WHO Must Undergo Structural Reforms To More Effectively Respond To Global Emergencies
JAMA: Critical Choices for the WHO After the Ebola Epidemic
Lawrence O. Gostin, professor at Georgetown University, director of the O’Neill Institute for National & Global Health Law, and director of the WHO Collaborating Center on Public Health Law & Human Rights
“…When the 68th World Health Assembly convened on May 18, 2015, the WHO was experiencing a crisis of confidence. The assembly took three key steps to address the organization’s global health security capacities: it combined the secretariat’s outbreak and emergency response programs, developed a new global health emergency workforce, and created a $100 million emergency contingency fund. What the assembly did not do was address the deep structural problems that have plagued the WHO, undermining its effectiveness. … None of five proposals for structural reform of the WHO that I suggested in a previous JAMA Forum were on the assembly agenda in a meaningful form. … The WHO is too important to be sidelined or weakened further, but the organization’s ability to provide meaningful leadership is not assured. To be sure, the WHO has improved its ability to put out fires in the form of rapidly emerging infectious diseases. Although there is a better fire brigade, the assembly has yet to take action to prevent fires from erupting with increasing frequency in every region of the globe” (7/14).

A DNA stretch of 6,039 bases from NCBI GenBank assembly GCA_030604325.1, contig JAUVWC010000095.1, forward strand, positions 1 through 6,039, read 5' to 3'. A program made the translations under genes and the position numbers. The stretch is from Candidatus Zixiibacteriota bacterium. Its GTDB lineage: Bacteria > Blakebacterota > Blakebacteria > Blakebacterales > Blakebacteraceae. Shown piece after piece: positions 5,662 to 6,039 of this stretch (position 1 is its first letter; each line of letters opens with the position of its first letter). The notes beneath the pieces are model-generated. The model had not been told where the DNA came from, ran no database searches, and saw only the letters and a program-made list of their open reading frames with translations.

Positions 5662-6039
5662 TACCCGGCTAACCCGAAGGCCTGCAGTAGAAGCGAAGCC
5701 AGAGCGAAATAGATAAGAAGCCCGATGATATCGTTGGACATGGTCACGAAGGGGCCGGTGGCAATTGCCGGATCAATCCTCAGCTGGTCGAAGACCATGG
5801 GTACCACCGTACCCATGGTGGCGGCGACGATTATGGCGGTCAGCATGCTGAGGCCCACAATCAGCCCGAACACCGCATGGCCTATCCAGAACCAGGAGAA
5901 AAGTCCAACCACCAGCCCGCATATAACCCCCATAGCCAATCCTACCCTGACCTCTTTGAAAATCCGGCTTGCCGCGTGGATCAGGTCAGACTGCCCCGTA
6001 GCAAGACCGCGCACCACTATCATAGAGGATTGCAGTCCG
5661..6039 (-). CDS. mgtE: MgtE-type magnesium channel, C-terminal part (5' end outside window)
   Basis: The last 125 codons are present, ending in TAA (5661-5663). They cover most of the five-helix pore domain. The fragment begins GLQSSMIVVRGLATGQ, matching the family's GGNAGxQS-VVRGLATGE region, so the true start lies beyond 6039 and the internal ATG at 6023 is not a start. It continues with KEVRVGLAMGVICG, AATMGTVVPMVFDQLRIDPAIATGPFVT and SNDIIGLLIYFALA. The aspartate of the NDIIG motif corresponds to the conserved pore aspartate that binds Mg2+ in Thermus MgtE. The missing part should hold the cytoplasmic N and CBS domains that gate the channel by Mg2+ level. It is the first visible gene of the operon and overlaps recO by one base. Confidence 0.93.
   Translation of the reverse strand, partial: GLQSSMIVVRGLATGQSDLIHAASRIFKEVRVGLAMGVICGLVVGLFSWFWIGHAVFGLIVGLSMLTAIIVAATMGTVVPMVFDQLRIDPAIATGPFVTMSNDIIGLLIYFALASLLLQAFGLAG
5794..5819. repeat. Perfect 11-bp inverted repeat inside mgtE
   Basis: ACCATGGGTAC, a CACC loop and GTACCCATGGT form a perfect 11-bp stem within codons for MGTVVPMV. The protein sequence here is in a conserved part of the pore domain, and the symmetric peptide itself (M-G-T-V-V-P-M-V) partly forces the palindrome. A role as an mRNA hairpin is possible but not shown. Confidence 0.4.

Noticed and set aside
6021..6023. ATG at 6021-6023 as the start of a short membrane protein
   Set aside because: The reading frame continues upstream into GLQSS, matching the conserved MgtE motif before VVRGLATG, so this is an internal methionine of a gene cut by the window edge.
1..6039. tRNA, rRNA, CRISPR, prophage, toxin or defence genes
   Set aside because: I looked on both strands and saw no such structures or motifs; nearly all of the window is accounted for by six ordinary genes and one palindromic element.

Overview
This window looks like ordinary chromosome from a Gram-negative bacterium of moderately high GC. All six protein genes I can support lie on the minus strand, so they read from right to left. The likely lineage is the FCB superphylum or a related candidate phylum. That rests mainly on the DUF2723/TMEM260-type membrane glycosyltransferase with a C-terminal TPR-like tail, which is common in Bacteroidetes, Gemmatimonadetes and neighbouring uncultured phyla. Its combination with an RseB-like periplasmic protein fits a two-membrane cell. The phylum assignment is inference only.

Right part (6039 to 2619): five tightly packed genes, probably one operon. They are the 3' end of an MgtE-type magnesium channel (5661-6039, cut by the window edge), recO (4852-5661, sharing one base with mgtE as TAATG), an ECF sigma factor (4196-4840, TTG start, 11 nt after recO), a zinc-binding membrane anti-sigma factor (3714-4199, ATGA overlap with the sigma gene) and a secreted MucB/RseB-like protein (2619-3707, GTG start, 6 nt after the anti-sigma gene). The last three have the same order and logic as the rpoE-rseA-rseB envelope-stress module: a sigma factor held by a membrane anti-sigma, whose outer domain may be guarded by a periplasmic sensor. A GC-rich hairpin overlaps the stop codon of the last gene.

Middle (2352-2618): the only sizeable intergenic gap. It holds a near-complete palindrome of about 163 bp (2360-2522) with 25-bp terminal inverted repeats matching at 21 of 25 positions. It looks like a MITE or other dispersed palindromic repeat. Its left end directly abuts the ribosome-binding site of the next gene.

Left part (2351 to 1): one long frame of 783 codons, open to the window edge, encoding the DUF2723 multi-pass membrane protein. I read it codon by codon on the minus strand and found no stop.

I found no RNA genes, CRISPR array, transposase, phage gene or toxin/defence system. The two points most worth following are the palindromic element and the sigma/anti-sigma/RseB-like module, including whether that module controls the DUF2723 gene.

The KFF Daily Global Health Policy Report summarized news and information on global health policy from hundreds of sources, from May 2009 through December 2020. All summaries are archived and available via search.